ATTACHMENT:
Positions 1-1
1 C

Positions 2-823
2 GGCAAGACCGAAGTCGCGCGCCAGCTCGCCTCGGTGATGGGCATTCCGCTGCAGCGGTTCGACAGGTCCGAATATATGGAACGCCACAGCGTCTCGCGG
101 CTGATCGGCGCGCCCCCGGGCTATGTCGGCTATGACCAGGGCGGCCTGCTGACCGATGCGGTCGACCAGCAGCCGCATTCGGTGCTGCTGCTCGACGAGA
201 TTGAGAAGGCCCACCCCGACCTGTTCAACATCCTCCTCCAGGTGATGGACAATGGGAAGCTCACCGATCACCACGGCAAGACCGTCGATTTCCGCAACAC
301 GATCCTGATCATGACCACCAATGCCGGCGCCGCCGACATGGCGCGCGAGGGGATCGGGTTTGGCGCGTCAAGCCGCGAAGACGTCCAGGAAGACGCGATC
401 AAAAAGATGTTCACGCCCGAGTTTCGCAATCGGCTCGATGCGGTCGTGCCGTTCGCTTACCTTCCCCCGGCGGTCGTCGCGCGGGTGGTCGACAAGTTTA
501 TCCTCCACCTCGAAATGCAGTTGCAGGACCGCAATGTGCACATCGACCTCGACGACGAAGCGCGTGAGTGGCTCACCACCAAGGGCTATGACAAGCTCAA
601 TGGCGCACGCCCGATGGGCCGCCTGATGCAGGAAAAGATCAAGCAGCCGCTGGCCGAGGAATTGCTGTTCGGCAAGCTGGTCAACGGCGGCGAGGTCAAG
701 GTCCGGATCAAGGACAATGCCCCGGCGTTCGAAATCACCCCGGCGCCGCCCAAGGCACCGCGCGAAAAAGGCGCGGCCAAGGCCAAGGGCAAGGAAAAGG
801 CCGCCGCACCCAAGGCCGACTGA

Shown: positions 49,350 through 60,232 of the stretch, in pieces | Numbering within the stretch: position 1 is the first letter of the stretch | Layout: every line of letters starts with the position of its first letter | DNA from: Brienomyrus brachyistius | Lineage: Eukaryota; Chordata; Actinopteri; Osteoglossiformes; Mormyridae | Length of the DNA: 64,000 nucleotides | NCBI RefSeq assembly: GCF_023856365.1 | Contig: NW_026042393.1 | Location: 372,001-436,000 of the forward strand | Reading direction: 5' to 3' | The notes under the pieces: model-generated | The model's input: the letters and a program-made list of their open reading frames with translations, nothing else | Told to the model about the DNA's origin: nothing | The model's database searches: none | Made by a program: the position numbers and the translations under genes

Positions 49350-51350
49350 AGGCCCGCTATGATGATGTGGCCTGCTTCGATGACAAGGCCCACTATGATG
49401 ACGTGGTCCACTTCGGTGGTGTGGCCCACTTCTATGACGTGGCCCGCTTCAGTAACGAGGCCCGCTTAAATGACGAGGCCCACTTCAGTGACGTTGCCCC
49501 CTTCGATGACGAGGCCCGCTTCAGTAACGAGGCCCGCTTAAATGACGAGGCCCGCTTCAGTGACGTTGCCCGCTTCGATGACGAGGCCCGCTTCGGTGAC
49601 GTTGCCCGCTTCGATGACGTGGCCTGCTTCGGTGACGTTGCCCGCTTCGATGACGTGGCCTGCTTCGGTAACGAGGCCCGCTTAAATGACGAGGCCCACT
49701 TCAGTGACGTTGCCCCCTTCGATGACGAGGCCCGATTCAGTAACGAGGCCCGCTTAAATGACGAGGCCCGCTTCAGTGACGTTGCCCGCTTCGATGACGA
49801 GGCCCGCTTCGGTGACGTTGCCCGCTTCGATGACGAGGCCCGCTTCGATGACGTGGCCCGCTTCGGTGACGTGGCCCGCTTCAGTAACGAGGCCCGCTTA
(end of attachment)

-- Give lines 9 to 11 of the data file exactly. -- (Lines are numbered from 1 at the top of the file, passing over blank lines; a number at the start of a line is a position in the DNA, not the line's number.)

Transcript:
501 TCCTCCACCTCGAAATGCAGTTGCAGGACCGCAATGTGCACATCGACCTCGACGACGAAGCGCGTGAGTGGCTCACCACCAAGGGCTATGACAAGCTCAA
601 TGGCGCACGCCCGATGGGCCGCCTGATGCAGGAAAAGATCAAGCAGCCGCTGGCCGAGGAATTGCTGTTCGGCAAGCTGGTCAACGGCGGCGAGGTCAAG
701 GTCCGGATCAAGGACAATGCCCCGGCGTTCGAAATCACCCCGGCGCCGCCCAAGGCACCGCGCGAAAAAGGCGCGGCCAAGGCCAAGGGCAAGGAAAAGG